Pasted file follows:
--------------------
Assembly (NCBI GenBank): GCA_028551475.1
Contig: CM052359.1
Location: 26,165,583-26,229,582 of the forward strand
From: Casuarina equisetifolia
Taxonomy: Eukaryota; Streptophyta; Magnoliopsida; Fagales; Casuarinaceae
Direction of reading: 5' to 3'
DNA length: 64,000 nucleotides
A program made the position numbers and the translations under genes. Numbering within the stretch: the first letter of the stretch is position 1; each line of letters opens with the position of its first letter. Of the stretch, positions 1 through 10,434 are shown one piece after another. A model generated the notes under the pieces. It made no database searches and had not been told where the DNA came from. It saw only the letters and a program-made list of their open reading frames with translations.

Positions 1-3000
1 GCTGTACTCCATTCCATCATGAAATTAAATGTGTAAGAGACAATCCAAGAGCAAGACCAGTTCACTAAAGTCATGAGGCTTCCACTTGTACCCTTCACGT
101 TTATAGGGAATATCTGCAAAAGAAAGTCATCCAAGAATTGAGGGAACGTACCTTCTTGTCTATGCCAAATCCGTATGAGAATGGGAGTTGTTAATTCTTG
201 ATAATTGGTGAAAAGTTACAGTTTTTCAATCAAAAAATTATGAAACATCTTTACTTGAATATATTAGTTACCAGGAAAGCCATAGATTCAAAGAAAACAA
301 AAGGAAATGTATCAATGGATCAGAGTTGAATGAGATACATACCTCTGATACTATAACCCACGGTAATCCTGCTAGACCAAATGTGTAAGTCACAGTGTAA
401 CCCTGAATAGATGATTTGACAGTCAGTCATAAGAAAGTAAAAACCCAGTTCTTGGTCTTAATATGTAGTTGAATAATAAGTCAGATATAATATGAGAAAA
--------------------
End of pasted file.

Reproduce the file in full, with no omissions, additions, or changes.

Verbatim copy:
Assembly (NCBI GenBank): GCA_028551475.1
Contig: CM052359.1
Location: 26,165,583-26,229,582 of the forward strand
From: Casuarina equisetifolia
Taxonomy: Eukaryota; Streptophyta; Magnoliopsida; Fagales; Casuarinaceae
Direction of reading: 5' to 3'
DNA length: 64,000 nucleotides
A program made the position numbers and the translations under genes. Numbering within the stretch: the first letter of the stretch is position 1; each line of letters opens with the position of its first letter. Of the stretch, positions 1 through 10,434 are shown one piece after another. A model generated the notes under the pieces. It made no database searches and had not been told where the DNA came from. It saw only the letters and a program-made list of their open reading frames with translations.

Positions 1-3000
1 GCTGTACTCCATTCCATCATGAAATTAAATGTGTAAGAGACAATCCAAGAGCAAGACCAGTTCACTAAAGTCATGAGGCTTCCACTTGTACCCTTCACGT
101 TTATAGGGAATATCTGCAAAAGAAAGTCATCCAAGAATTGAGGGAACGTACCTTCTTGTCTATGCCAAATCCGTATGAGAATGGGAGTTGTTAATTCTTG
201 ATAATTGGTGAAAAGTTACAGTTTTTCAATCAAAAAATTATGAAACATCTTTACTTGAATATATTAGTTACCAGGAAAGCCATAGATTCAAAGAAAACAA
301 AAGGAAATGTATCAATGGATCAGAGTTGAATGAGATACATACCTCTGATACTATAACCCACGGTAATCCTGCTAGACCAAATGTGTAAGTCACAGTGTAA
401 CCCTGAATAGATGATTTGACAGTCAGTCATAAGAAAGTAAAAACCCAGTTCTTGGTCTTAATATGTAGTTGAATAATAAGTCAGATATAATATGAGAAAA